African Arguments Books

African Arguments is a series of short books about Africa today. Aimed at the growing number of students and general readers who want to know more about the continent.

New titles in the series

Featured Posts

Campaigners warn of Kenya's 'secretive' plan to set up International Financial Centre

Kenya's government hopes a new Nairobi International Financial Centre will transform the economy, but observers warn it could contribute to illicit financial flows, inequality and a lack of transparency. For East Africa’s largest economy, these are turbulent times. Beleaguered Treasury Secretary Henry Rotich was summoned before parliament in October to explain reports his department ...

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It's the system, stupid: Why the Paris climate talks are doomed to fail

Nothing significant has changed since Rio 1992 or Kyoto 1997. COP21 in Paris 2015 will be no different. Here's why. Even if the world celebrates a Paris climate deal on 11 December, the process will still have to be regarded as failure. Let me explain why. The basic reason is that the ...

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#WhatWouldMagufuliDo sparks new bout of Tanzaphilia

A few weeks into his presidency, John Magufuli’s moves towards free education, anti-corruption and belt-tightening are already recalling memories of Julius Nyerere. In 1967, professor Ali Mazrui opened the world’s eyes to a new political phenomenon: Tanzaphilia. In his now famous article in Transition, he defined this concept as “the romantic spell which Tanzania ...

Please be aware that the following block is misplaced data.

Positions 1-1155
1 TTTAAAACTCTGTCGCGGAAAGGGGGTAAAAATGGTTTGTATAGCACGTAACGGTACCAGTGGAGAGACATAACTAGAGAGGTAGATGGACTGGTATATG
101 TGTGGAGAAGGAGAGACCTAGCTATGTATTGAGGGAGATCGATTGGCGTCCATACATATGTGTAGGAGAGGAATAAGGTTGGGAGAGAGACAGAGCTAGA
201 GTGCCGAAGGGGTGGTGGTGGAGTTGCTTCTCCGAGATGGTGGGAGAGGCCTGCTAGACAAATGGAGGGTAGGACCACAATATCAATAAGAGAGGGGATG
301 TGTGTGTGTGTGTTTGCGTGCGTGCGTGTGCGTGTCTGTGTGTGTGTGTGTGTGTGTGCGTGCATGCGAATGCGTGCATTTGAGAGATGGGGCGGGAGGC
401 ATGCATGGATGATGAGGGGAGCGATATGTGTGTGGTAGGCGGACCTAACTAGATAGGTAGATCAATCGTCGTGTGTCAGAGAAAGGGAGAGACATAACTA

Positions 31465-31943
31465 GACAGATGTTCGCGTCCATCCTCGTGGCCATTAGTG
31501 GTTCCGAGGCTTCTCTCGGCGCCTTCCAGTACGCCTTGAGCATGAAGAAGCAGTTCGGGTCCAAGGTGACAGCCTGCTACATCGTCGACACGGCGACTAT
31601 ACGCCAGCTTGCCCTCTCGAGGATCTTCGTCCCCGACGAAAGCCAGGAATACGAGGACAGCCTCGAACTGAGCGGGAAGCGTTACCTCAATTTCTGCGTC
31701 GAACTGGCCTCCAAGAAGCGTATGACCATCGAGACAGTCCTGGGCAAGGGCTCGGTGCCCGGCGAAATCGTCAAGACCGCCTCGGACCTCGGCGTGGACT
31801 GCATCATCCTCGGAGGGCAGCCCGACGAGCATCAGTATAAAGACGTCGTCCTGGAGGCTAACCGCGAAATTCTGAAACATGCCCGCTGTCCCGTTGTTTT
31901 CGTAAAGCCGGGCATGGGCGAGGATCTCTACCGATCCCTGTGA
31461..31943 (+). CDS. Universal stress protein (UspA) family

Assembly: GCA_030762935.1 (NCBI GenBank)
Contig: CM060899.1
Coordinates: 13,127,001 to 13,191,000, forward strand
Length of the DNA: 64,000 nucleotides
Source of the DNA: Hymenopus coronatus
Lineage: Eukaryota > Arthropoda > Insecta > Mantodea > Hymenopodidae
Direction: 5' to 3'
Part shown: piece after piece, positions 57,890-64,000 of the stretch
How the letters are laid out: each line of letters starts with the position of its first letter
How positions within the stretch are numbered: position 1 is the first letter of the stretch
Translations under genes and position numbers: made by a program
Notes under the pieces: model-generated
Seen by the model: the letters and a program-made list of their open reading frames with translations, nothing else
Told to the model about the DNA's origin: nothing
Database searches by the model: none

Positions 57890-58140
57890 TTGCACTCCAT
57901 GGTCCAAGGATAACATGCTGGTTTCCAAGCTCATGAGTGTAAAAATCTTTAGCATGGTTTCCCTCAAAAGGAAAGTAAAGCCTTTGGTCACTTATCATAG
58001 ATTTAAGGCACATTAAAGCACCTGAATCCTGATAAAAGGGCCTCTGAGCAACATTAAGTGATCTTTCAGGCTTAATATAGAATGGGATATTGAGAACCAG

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AAP#5: China in Africa with Deborah Brautigam

In this edition of the podcast, we are joined by Deborah Brautigam, author of Will Africa feed China and The Dragon's Gift: The Real Story of China in Africa to talk about China-Africa relations and misconceptions of China's role on the African continent. Download: MP3 Subscribe: RSS | iTunes | Soundcloud | Stitcher Follow us ...

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African Political Thought, Part 8: the call for democracy

Welcome to Part 8 of our ten-part ten-minute lecture series on African Political Thought, brought to you by Stephen Chan, Professor of World Politics at the School of Oriental & African Studies (SOAS). Each week, a short reading list will be published alongside the lecture. Viewers are also encouraged to pose questions they have for ...

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